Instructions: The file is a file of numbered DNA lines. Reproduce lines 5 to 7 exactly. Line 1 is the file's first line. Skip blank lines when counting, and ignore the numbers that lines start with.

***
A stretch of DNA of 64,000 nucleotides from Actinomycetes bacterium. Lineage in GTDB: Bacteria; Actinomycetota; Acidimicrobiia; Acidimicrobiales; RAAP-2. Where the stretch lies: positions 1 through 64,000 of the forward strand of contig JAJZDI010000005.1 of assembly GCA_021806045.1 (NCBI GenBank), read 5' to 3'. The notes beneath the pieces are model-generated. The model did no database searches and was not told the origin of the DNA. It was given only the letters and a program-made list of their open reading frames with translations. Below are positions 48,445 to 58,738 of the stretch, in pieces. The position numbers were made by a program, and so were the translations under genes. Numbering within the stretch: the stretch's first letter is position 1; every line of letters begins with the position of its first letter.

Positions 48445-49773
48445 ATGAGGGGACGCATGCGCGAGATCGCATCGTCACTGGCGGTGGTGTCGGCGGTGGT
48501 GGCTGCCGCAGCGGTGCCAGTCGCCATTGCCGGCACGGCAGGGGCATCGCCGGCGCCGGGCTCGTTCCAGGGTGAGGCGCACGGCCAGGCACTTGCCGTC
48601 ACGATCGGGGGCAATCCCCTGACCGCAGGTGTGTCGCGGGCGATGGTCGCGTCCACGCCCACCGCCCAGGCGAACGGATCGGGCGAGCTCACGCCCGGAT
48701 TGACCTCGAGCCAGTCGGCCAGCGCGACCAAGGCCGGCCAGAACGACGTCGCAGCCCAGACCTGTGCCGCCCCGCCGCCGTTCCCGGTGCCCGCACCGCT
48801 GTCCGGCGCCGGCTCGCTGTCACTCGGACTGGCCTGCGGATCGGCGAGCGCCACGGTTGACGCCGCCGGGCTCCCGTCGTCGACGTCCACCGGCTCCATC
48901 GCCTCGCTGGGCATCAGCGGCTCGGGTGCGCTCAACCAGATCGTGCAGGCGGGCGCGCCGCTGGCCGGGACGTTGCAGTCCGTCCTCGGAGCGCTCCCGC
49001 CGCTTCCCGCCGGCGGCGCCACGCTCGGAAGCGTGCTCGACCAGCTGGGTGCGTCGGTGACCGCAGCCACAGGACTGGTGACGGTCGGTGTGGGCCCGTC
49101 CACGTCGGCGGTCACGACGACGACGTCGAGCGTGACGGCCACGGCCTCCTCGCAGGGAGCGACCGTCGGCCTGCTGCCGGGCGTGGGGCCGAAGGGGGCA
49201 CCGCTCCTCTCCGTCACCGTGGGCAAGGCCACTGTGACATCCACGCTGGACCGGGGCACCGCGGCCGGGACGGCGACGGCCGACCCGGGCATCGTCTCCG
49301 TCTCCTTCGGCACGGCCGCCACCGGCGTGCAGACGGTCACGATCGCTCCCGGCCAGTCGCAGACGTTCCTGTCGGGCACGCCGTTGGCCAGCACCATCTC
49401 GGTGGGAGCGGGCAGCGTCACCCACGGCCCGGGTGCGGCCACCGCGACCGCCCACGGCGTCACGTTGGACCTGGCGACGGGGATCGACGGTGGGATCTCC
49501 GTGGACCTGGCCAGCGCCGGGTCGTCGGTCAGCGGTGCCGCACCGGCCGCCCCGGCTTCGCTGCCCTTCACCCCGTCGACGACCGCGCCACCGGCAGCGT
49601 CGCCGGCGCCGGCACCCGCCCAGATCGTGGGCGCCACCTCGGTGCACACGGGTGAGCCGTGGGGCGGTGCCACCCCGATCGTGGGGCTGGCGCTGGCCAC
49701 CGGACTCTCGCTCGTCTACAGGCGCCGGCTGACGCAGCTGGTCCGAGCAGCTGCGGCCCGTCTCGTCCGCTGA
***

48601 ACGATCGGGGGCAATCCCCTGACCGCAGGTGTGTCGCGGGCGATGGTCGCGTCCACGCCCACCGCCCAGGCGAACGGATCGGGCGAGCTCACGCCCGGAT
48701 TGACCTCGAGCCAGTCGGCCAGCGCGACCAAGGCCGGCCAGAACGACGTCGCAGCCCAGACCTGTGCCGCCCCGCCGCCGTTCCCGGTGCCCGCACCGCT
48801 GTCCGGCGCCGGCTCGCTGTCACTCGGACTGGCCTGCGGATCGGCGAGCGCCACGGTTGACGCCGCCGGGCTCCCGTCGTCGACGTCCACCGGCTCCATC